Russian President Vladimir Putin takes part in a live broadcast nationwide call-in in Moscow, April 16, 2015.  (Alexei Druzhinin/RIA Novosti/Kremlin/Reuters)
Daniel W. Drezner is a professor of international politics at the Fletcher School of Law and Diplomacy at Tufts University and a regular contributor to PostEverything.

The hard-working staff here at Spoiler Alerts prides itself on paying keen attention to warnings about the apocalypse (and usually pooh-poohing them). So when Vox’s Max Fisher writes a 10,000 word essay on “How World War III became Possible,” we here at Spoiler Alerts sit up and take notice.

Fisher ain’t soft-pedaling his thesis:

There is a growing chorus of political analysts, arms control experts, and government officials who are sounding the alarm, trying to call the world’s attention to its drift toward disaster. The prospect of a major war, even a nuclear war, in Europe has become thinkable, they warn, even plausible.

What they describe is a threat that combines many of the hair-trigger dangers and world-ending stakes of the Cold War with the volatility and false calm that preceded World War I — a comparison I heard with disturbing frequency.

They described a number of ways that an unwanted but nonetheless major war, like that of 1914, could break out in the Eastern European borderlands. The stakes, they say, could not be higher: the post–World War II peace in Europe, the lives of thousands or millions of Eastern Europeans, or even, in a worst-case scenario that is remote but real, the nuclear devastation of the planet.

You really have to read the whole thing because I’m not sure any summary will do it justice. Fisher does an excellent job of explaining why more nuclear tensions warrant more worry than, say, asteroid defense.

In essence, Russian President Vladimir Putin’s strategic conundrum is that he wants to restore Russia’s great power status back to the good old days of the Cold War, but his Russia is much, much weaker than the old Soviet Union. This is true whether you look at economic capabilities, conventional military forces, or nuclear forces. Putin, however, thinks that he’s Keyser Sozed a way around that problem:

In essence, Putin thinks that his comparative advantage is his willingness to go to the brink and stare down the West in any confrontation. This is why he’s lowered the threshold for the use of nuclear weapons — the dimension where Russia is closest to parity to NATO — and why he’s embracing hybrid warfare in dealing with Ukraine and the Baltics. Putin wants to create the image of a “grim trigger” strategy when dealing with allies or adversaries, in the hope that this deters other actors from any noncooperative actions.

There are ways in which this strategy is a doppelganger of NATO’s Cold War strategy. It’s worth remembering that during that era, NATO viewed its conventional forces as weaker than the Warsaw Pact’s. That was why NATO rejected a “no first use” doctrine during the Cold War; it needed the nuclear deterrent to compensate for the Soviets’ conventional military advantage. It’s also worth remembering that the outlier in Russia’s nuclear doctrine isn’t its current posture, but the 2010 strategic doctrine that was more benign than its other post-Cold War doctrines.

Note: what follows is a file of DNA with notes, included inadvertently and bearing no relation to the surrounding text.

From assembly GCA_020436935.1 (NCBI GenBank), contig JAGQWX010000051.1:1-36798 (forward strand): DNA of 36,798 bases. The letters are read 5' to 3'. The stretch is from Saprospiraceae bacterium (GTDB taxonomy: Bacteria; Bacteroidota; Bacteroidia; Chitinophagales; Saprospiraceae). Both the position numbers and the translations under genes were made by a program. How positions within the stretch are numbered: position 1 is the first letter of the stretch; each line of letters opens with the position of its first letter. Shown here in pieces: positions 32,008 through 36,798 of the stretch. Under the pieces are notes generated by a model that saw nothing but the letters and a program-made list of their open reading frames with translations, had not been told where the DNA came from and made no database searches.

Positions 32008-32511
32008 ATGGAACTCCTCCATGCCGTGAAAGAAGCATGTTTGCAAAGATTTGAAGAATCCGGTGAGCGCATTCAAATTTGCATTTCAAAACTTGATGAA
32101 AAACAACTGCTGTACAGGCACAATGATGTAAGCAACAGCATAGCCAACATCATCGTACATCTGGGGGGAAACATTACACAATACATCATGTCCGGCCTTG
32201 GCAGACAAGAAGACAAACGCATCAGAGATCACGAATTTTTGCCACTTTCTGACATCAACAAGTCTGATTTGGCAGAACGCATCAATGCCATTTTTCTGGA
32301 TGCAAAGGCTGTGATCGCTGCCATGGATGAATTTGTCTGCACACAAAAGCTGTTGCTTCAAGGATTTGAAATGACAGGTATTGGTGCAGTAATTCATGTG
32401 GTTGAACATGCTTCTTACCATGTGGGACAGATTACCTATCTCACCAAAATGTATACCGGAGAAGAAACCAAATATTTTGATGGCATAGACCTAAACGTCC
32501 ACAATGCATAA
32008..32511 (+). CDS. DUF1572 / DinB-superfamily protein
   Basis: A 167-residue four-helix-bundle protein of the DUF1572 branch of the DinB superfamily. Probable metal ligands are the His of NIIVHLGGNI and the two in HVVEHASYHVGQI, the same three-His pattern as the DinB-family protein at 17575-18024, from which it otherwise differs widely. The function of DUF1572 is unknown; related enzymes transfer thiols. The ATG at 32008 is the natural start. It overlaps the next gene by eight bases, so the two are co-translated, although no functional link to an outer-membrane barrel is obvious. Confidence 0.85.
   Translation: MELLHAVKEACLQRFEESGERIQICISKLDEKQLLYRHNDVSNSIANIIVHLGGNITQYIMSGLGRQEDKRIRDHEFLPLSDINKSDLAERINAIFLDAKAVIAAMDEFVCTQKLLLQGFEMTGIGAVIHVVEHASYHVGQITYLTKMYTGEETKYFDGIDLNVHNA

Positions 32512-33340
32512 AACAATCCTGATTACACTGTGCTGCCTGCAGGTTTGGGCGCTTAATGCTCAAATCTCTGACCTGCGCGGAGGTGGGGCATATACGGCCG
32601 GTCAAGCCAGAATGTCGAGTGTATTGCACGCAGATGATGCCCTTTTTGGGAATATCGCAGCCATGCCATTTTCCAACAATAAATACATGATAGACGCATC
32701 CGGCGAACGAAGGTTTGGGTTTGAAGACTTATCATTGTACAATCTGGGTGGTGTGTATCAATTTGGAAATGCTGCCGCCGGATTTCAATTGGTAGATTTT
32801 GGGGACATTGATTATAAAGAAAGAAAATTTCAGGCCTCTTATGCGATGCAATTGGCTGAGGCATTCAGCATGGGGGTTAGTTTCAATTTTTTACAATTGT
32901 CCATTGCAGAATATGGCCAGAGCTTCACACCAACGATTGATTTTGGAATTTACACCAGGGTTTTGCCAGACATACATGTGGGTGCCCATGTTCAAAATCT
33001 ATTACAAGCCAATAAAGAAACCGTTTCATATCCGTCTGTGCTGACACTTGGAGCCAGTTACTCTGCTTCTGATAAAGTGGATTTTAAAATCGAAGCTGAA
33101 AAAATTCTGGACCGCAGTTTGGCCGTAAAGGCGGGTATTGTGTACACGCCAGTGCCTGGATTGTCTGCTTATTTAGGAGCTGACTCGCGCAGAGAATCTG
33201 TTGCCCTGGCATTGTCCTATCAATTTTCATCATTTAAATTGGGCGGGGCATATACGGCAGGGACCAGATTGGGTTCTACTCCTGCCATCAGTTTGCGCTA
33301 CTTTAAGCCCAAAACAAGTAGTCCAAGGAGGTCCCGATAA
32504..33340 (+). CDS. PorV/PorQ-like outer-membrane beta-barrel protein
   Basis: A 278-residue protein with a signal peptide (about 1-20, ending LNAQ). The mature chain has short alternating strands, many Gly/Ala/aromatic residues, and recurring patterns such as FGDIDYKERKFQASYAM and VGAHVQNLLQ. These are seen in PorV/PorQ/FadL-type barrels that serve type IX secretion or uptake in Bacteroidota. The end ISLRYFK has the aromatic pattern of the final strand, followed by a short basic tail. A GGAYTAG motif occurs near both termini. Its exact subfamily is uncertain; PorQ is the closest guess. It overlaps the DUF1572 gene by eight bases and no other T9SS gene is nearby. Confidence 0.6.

So will it work? No, which is the problem. The hard truth remains that Putin’s strategic position now is weaker than it was five years ago. Now he has to deal with a weaker domestic economy, a hostile Ukrainian government that will create more Russian casualties, and a NATO that’s gearing up to more credibly defend Eastern Europe. Putin has responded in numerous ways, none of them terribly effective. Sure, he’s embraced the east — but China will be happy to exploit this opportunity for commercial gains and not much else. And for all the talk about Russia’s efforts to propagandize its way into the hearts and minds of some European populations, the fact remains that European leaders are likely to be more resolute in an escalating crisis, and the European Union is still way more powerful on the continent than Russia. The only way in which Putin’s strategy has worked is in bolstering his own domestic standing.

But, again, the failure of Putin’s strategy is the problem. As I noted last year, Putin’s response to a bad situation is usually to gamble for resurrection through some form of escalation. Fisher’s concern — and mine — is that Putin will respond to his current status quo with even more conflict escalation to test NATO’s mettle.

Now is usually the time when I write my “calm down” paragraph. And, indeed, there are ways in which Fisher’s essay, while very disconcerting, might be overblown. At this point, it seems that both NATO and Russia believe that a “frozen conflict” equilibrium benefits them, which means that escalation is less likely than Fisher presents in his essay.

The truth, however, is that I’m not feeling all that calm, for two reasons. First, as I’ve said, I don’t think Putin’s strategy will work, which means that at some point he’s going to need to escalate again. Second, Fisher’s essay presents a Russia that believes the Obama administration is hell-bent on encirclement. Imagine what Russia will think when Obama’s more hawkish successor comes to power?

Developing…. in some very disturbing ways.